The most interesting part of Shadows and Fog, and its one redeeming quality, is Allen’s repurposing of those early twentieth-century German elements into the post-Holocaust world. His characters discuss the pre-war murders, but they do so in the language of Nazi Germany.  When one vigilante brings up certain “social undesirables” as possible causes of this violence, another objects to a certain name, saying that he performs “quality circumcisions.” Another refers to a common anti-Semitic trope, referring to a “well poisoning incident.” Others discuss the “extermination” of “cringing, slimy vermin.” These are all clear references to the horrifying scientific discourse of the Nazis, –– (for a good resource on how the usage and implementation of this discourse, check out the Yad Vashem World Holocaust Resource Center) –– and Allen’s use of it in this setting is actually quite clever at times. But while this combination of Kafka’s plot and Lang’s aesthetics (both of whom were Jewish themselves) is promising, it is ultimately undermined by the sheer corniness of Allen’s script. The doctor (Donald Pleasence), who plays the role of a maniacal Nazi doctor, muses about the “nature of evil” in such a melodramatic way that it evokes Young Frankenstein (1974) rather than the actual horrors of Nazi racial science. The references are also so obvious – the actors seem to actually pause after every reference in order to give the audience time to recall high school history lessons – that the emotional effect is all but jettisoned entirely. Allen’s use and reclaiming of this language, which should be credited for its originality, could have been much more effectively transmitted had he introduced it in a more subtle fashion.

Like many of Allen’s works, Shadows and Fog is a clever film, but not a good one. It takes up a single brilliant idea – that is, transporting the tropes of Kafka’s fiction and aesthetics of German Expressionism into a modern setting – and ultimately fails to recreate that atmosphere. Allen attempts to condense Kafka and the Expressionists into a single aesthetic. He steals openly from his predecessors. The night-time strangler prowls around in the world of Fritz Lang’s M (1931). He keeps to the shadows; his murders take place halfway behind pillars or just covered by the night fog. The circus elements come from Robert Wiene’s The Cabinet of Dr. Caligari (1920). But whereas the Expressionists used shadows and uncannily low camera angles to create the atmosphere of a nightmare, Allen’s cinematography is more film noir and comes across less nightmarish than merely melodramatic.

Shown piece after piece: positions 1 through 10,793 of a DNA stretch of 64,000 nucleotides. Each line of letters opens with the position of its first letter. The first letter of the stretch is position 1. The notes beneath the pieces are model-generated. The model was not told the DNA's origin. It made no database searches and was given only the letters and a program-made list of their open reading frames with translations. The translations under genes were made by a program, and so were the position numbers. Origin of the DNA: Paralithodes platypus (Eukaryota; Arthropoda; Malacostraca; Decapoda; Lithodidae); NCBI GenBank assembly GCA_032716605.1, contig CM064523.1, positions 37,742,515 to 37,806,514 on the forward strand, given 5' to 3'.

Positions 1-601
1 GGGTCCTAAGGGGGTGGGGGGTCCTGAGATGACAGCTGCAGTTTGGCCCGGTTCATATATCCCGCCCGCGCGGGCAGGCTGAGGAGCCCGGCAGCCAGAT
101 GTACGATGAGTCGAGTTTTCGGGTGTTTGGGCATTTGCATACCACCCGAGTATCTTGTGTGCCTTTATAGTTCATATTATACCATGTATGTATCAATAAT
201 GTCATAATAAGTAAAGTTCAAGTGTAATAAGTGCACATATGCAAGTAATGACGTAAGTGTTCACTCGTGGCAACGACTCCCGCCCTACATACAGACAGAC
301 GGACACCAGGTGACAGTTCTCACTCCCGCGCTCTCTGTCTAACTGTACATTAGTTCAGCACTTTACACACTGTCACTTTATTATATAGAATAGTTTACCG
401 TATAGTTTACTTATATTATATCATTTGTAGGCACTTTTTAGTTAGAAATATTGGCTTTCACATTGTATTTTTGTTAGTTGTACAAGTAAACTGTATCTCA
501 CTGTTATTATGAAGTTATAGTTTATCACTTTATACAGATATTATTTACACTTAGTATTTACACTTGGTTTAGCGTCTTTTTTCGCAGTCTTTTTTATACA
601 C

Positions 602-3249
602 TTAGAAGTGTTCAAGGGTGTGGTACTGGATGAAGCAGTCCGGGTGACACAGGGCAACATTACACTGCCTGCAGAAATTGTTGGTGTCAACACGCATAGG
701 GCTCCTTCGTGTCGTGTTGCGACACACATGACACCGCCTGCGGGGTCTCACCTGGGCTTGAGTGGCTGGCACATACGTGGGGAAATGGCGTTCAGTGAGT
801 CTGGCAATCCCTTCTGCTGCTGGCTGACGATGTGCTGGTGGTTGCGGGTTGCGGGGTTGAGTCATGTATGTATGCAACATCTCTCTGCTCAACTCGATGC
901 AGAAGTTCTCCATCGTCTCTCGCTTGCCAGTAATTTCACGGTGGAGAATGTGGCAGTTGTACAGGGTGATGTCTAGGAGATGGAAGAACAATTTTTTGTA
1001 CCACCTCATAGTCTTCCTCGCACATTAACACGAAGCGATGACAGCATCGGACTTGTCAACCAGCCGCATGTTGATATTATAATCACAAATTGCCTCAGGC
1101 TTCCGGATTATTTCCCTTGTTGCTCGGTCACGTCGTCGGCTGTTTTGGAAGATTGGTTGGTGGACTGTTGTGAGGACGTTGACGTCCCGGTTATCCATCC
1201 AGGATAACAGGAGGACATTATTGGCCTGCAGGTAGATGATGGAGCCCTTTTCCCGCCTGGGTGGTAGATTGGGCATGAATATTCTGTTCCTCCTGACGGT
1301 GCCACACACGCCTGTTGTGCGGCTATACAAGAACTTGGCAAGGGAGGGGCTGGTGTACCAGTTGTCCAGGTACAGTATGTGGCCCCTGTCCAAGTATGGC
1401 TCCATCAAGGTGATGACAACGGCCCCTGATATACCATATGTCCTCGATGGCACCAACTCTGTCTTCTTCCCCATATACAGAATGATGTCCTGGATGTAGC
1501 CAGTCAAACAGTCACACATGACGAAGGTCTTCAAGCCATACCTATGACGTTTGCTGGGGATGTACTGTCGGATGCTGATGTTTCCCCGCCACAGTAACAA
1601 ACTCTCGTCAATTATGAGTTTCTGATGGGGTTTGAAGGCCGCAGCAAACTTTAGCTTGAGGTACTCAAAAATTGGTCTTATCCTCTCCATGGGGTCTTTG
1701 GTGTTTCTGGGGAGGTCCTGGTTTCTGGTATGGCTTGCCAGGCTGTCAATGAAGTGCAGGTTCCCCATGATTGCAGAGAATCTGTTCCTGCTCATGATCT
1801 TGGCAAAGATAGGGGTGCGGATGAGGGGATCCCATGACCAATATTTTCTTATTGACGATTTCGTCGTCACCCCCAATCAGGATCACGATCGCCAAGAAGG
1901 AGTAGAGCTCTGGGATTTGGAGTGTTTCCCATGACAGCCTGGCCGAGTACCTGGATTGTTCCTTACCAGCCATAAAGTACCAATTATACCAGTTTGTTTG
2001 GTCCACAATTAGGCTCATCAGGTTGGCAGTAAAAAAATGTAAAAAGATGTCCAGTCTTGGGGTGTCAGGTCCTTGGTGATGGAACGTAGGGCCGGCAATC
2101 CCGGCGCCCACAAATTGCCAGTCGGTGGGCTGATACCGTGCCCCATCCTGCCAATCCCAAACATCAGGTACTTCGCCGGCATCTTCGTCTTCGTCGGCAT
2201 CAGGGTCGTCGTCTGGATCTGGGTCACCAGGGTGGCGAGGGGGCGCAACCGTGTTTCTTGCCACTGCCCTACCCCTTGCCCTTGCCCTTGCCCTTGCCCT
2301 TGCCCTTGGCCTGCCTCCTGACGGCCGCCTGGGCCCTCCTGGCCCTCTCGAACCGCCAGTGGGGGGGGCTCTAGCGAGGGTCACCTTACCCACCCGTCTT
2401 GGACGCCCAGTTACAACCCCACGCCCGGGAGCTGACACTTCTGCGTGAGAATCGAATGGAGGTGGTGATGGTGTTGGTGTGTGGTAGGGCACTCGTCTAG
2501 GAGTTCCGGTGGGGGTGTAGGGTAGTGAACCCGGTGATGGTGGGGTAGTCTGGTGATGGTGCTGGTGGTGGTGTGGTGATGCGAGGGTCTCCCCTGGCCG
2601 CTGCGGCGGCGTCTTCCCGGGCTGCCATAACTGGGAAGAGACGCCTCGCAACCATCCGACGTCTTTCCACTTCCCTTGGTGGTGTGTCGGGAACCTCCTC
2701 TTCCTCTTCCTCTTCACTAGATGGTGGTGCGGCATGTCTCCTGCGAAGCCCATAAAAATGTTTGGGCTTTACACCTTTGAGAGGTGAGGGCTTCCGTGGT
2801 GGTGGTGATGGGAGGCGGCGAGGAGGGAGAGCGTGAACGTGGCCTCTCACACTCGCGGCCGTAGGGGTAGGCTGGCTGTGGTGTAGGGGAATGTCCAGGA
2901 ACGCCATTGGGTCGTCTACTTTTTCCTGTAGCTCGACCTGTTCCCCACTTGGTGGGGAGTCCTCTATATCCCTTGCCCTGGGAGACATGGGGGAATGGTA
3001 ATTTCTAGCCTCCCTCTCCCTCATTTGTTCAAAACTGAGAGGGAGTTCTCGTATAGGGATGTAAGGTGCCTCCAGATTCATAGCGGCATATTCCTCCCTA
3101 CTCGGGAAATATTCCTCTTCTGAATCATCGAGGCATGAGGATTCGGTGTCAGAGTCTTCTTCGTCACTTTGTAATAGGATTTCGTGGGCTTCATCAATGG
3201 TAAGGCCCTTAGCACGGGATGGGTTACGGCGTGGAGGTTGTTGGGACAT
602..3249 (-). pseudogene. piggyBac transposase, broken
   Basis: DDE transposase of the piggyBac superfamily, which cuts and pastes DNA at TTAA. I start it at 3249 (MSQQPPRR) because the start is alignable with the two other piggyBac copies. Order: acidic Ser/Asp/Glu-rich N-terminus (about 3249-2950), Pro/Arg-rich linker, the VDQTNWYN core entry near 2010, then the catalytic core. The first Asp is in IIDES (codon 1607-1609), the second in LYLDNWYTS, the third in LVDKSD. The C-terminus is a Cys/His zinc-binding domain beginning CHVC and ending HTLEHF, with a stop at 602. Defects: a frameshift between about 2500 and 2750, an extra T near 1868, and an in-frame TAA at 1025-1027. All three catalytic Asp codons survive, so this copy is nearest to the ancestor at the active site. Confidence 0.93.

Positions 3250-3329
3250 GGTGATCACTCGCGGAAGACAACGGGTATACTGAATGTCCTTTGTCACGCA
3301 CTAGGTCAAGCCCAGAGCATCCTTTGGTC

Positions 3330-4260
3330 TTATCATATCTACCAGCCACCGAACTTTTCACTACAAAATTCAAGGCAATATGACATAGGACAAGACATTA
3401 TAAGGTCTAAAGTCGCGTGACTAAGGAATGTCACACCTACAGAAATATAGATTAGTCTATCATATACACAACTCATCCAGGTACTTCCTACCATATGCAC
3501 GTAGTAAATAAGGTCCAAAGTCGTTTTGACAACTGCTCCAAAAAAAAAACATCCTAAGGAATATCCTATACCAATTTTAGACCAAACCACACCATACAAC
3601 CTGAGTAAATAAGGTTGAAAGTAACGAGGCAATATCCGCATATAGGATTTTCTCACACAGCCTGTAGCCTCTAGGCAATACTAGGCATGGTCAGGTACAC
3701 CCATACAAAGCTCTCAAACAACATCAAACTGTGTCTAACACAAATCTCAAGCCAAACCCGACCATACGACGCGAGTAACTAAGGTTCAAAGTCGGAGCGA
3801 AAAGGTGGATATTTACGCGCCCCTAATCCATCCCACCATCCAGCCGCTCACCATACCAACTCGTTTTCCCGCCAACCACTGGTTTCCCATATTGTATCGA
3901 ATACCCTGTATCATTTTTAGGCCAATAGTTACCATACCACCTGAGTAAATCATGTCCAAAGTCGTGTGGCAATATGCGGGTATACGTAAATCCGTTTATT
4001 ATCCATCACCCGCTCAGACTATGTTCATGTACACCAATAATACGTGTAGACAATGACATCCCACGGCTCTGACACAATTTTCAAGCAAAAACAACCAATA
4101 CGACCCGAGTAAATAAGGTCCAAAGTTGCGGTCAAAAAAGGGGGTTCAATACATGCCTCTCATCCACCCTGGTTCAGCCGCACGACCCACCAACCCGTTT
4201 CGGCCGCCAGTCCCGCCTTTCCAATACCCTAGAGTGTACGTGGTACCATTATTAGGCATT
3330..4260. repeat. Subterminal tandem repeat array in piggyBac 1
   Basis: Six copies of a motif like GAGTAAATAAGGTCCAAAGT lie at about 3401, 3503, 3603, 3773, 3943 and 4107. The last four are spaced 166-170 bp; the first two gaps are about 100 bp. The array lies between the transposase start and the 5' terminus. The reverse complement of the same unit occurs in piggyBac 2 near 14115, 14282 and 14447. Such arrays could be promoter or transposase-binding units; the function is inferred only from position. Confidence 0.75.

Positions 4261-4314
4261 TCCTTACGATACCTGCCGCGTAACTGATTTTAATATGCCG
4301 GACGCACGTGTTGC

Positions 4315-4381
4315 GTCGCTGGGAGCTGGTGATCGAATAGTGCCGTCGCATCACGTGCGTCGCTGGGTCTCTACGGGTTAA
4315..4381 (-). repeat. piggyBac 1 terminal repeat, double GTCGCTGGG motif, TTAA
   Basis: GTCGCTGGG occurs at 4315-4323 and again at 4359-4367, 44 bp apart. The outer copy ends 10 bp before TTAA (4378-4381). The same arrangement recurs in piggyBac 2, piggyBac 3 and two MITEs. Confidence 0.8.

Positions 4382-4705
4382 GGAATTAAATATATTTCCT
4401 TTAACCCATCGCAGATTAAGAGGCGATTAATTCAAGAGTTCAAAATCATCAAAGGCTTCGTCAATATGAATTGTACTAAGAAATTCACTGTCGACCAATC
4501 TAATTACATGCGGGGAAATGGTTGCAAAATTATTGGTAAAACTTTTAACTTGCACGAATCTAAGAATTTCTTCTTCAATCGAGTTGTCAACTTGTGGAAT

Allen also borrows generously for his plot. Kleinman’s rude awakening, interactions with authority, and general cluelessness mimic The Trial (1925). Kleinman’s name, which suggests “little man” in German (as well as K. from Kafka’s novels), is a reference to his societal standpoint. He is the unimportant petit bourgeois clerk, trampled upon by his superiors to the point that he calls his boss “your grace” and “your majesty.” But unlike Kafka’s K., who still maintains some agency even in the face of authority, Allen’s reimagining frames Kleinman as merely foolish and incompetent. Likewise, Allen’s ending replaces K.’s tragic feeling of the impossibility of hope, which puts the rest of the novel into perspective, with a slapstick circus routine, in which the murderer is outwitted by circus tricks. Shadows and Fog suffers due to this attempt to merge these two elements. Allen’s characteristic comedy clashes with the borrowed aesthetics and plot, creating a melodramatic, substance-lacking film with shoddy screenwriting and equally disappointing acting.